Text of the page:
by Jeremy Leaming
The House, led by Democratic members, defeated a proposed constitutional amendment to mandate a balanced budget. Opponents of the so-called balanced budget amendment argued that the proposed measure contained no mechanism for ensuring that the federal budget would indeed be balanced and would require courts to intervene in sorting out budgetary matters.
The measure, similar to one the House passed in 1995, mandates that the federal government could not spend more revenue than it takes in. The proposed amendment, pushed by Rep. Robert Goodlatte (R-Va.), was defeated by a 261 – 165 vote, The Associated Press reports.
“A constitutional amendment is not a path to a balanced budget,” Rep. Lloyd Doggett (D-Texas) said. “It is only an excuse for members of this body failing to cast votes to achieve one.”
Earlier this week, Rep. Chris Van Hollen (D-Md.) sent a letter to fellow Democrats opposing the amendment, and urging them to read an ACS Issue Brief released this week examining “the dangers of enshrining a balanced budget requirement within the Constitution.”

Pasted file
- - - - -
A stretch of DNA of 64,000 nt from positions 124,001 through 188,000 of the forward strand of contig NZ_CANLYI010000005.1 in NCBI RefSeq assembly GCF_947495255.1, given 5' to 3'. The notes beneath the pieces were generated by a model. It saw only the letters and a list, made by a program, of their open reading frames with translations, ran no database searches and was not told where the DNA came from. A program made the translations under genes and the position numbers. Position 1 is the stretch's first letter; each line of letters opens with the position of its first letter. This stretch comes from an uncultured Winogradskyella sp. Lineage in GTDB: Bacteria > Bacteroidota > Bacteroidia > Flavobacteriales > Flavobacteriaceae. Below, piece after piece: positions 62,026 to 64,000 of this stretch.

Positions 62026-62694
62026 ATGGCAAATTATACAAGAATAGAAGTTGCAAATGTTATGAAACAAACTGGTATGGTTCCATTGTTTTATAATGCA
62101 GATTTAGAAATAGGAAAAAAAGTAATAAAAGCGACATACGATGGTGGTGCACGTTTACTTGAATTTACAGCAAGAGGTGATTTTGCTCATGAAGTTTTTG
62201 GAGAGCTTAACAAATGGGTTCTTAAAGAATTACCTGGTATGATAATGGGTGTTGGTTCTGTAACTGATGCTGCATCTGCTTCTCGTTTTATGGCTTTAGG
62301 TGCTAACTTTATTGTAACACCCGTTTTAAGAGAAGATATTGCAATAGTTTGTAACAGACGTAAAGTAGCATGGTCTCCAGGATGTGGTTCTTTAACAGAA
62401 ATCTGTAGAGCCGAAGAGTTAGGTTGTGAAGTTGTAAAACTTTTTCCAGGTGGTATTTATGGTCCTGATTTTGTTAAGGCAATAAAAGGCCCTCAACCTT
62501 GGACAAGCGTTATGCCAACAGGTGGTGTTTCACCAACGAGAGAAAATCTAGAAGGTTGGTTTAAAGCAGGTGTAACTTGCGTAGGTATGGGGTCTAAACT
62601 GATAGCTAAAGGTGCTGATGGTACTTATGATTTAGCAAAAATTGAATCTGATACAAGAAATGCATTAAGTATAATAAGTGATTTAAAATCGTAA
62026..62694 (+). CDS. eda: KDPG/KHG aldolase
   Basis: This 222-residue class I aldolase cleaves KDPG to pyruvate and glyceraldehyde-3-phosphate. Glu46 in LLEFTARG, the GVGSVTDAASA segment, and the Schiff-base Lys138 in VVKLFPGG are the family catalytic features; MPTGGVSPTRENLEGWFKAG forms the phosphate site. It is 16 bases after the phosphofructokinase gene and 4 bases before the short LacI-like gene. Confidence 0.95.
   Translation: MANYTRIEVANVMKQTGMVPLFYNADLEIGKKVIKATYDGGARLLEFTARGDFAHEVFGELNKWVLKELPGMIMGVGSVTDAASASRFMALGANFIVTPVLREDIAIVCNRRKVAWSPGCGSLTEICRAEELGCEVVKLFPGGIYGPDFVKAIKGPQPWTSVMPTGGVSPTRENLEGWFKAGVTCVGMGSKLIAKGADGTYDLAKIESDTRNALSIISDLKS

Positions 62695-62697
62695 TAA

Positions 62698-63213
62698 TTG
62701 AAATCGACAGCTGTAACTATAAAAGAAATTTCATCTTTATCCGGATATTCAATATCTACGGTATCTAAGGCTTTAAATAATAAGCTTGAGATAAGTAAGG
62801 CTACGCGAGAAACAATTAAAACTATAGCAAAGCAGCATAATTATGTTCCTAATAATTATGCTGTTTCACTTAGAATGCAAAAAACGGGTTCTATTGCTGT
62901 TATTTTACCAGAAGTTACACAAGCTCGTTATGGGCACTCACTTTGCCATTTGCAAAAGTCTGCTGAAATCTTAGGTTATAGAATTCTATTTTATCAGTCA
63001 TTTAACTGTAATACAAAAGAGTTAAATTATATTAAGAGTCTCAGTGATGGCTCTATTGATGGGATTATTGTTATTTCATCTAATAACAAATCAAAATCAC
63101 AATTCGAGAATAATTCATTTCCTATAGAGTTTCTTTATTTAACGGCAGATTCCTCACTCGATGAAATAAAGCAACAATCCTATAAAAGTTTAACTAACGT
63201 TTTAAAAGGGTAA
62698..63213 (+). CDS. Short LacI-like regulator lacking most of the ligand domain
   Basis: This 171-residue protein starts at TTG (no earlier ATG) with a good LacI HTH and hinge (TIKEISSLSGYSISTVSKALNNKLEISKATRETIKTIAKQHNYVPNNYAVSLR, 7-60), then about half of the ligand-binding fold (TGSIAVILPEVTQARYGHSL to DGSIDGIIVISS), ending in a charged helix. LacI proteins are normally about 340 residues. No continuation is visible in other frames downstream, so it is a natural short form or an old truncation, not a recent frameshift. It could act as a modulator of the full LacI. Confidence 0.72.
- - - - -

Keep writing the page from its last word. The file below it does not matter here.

Rep. Hollen’s letter concluded, “A Constitutional amendment that cannot easily be enforced to balance the budget is a hollow gesture that at the very least will be ineffective. At the very worst, a balanced budget amendment enshrined within the Constitution could generate a Constitutional impasse with catastrophic consequences.”
The ACS Issue Brief by Neil Kinkopf, a Georgia State University law school professor, states, in part, that the proposed amendment “provides no express enforcement mechanism. The leading proposals simply declare that total outlays shall not exceed total receipts, without explaining how this balanced budget is to be achieved. Merely imposing a mandate does not mean Congress will be able to fulfill it.”